The reason Jesus taught in parables was to reveal truth to openhearted people, but it would be obscured from closed-minded and prejudiced people. To those that have this openhearted desire to know more about God, more will be given. To those that do not have, even what little they do have will be taken away (Matthew 13:10-12). Those "outside" would be those with prejudiced heart and mind. They had made themselves "outsiders"! The word of God is like a lamp, and we can either be a stand from where the light can show forth and shed light, or we can be a basket and cover it up. So, if we simply read it as if Jesus is using the phrase from Isaiah as Isaiah had used it, we will understand it much easier.

God Would Like For Everybody To Be Saved
God wants us to pray for everybody because He desires all be saved (1 Timothy 2:1-4). Some today, like the Pharisees then, are very prejudiced against others. Many had apparently forgotten God's original promise to bless all earth's families through Abraham's descendant (Genesis 12:1-3). Today, there are similar attitudes that confront faith.. Racism, nationalism and various factionalisms based on differences in economic or social levels, and many other things, together with all the pride and prejudice these narrow attitudes can generate, can deter evangelistic efforts. We need to be on guard against these attitudes lest they ruin our walk with Christ by faith.

What do you suppose God will think of one who has regarded another person for whom Christ died as nothing? God wants us to imitate Christ, not the Pharisees! (Galatians 3:26-29). As we deal with others, we need to remember that God is patient, and so should we be (2 Peter 3:9,10; 14,15) If we can save our worst enemy, then we should, and be thankful for the opportunity, and rejoice if it happens (Matthew 5:44,45;48).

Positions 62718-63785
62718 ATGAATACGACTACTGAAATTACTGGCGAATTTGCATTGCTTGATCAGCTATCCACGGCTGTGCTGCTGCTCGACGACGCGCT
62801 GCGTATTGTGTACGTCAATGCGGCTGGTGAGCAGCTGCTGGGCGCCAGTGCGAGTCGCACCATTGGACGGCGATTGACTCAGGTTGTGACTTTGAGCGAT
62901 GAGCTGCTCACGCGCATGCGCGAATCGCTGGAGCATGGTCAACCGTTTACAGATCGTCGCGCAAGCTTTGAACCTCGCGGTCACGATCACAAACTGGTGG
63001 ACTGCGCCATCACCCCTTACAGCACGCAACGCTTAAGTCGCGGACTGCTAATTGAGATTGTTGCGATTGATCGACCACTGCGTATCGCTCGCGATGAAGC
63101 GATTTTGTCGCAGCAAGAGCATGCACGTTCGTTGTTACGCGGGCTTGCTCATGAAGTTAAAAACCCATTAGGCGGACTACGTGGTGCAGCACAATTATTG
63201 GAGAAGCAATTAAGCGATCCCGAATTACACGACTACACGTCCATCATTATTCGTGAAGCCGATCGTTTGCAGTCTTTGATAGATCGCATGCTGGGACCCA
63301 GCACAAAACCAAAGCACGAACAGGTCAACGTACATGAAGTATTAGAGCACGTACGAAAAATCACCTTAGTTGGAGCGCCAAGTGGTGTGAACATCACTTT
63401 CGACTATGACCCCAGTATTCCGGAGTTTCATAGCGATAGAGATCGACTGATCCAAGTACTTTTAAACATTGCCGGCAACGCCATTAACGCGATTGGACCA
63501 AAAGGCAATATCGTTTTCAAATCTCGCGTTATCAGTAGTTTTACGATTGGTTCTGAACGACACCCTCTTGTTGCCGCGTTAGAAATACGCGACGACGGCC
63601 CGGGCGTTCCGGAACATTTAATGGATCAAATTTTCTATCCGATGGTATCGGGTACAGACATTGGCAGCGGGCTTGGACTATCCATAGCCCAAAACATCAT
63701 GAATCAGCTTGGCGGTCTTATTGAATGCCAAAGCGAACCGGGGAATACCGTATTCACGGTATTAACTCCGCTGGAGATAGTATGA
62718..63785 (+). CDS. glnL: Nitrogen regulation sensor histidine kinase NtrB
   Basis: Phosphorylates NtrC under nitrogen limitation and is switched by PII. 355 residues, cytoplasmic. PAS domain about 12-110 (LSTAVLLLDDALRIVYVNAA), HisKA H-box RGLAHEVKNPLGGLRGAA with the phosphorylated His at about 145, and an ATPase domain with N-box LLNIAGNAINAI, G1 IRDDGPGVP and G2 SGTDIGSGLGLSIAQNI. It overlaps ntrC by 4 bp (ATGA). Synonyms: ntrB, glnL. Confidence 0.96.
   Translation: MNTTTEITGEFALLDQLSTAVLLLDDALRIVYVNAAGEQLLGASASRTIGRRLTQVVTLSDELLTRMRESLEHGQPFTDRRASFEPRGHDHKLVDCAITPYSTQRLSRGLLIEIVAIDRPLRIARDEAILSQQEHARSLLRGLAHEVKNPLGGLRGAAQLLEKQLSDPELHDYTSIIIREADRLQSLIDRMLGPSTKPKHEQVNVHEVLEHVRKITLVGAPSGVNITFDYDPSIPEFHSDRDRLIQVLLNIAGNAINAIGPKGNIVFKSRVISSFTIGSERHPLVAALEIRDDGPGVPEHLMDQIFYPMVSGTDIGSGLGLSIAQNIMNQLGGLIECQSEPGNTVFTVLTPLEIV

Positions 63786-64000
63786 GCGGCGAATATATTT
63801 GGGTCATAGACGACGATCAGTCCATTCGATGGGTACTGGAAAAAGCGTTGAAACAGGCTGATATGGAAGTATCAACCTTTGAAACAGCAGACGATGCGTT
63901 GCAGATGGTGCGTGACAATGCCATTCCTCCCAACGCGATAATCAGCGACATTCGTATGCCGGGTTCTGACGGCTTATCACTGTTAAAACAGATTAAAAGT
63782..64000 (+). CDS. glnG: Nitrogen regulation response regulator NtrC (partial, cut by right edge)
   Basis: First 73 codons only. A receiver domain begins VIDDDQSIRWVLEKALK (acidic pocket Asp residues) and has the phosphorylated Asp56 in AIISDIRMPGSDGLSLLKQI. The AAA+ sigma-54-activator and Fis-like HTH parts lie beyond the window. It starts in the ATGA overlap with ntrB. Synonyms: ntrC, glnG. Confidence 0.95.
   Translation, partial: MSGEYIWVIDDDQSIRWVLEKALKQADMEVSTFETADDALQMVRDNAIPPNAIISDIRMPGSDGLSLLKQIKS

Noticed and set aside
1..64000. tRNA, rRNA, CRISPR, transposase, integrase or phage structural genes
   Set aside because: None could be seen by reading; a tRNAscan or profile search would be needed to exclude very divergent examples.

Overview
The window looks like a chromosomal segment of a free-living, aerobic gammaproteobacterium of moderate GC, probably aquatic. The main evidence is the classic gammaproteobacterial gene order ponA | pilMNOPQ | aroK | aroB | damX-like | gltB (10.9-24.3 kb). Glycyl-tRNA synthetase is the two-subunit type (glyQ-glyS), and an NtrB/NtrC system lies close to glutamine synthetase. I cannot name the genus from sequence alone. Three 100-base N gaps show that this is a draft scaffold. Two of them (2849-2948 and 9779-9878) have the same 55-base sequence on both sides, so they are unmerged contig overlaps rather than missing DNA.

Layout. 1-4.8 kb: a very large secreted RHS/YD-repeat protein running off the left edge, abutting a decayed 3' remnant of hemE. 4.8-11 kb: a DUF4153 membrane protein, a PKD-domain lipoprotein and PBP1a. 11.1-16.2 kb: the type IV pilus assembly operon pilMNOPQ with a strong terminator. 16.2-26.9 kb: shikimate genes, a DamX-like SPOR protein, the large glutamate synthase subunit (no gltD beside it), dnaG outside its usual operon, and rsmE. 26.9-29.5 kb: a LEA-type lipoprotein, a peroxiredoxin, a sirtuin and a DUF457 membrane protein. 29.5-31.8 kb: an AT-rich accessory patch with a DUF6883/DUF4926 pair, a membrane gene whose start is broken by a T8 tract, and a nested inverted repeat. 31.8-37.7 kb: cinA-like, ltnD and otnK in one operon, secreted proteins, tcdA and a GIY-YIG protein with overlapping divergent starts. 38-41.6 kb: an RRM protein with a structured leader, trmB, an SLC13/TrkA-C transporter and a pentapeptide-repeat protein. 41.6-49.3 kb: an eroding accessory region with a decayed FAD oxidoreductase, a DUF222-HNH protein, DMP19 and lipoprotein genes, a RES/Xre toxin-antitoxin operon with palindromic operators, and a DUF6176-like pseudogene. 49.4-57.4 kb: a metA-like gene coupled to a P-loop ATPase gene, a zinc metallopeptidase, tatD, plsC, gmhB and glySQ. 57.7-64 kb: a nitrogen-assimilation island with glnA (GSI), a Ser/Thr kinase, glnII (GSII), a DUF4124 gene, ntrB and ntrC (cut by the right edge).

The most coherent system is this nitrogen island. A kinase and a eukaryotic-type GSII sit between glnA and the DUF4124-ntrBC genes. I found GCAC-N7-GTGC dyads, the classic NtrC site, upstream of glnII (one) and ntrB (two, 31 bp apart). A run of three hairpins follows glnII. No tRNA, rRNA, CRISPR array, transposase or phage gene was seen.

One Way
At the same time, we must understand that there is only one way to be saved! Many become angry at this today; call for more "open-mindedness" and "tolerance”. In the name of diversity, we are told that many roads lead to God. Just recently, an Episcopalian priest was defrocked because she said God wanted her to be a Moslem and a Christian at the same time! That was too much even for that very extremely open-minded denomination! It may be the contemporary politically correct view that every religion approaches God with its own traditions and doctrines and is acceptable to Him, but this was not the view of Jesus Christ, the Son of God and Redeemer of the world (John 8:24;14:6; Ephesians 4:4-6).

Only Jesus, and nobody else, gave themselves as a ransom for all. Nobody else could do it. That is why, as politically incorrect as it may be, that Jesus is our only hope (Acts 4:12). We offer nothing more or less than Jesus, the only Savior of the world, and His gospel.


By Jon W. Quinn
From Expository Files 19.5; May 2012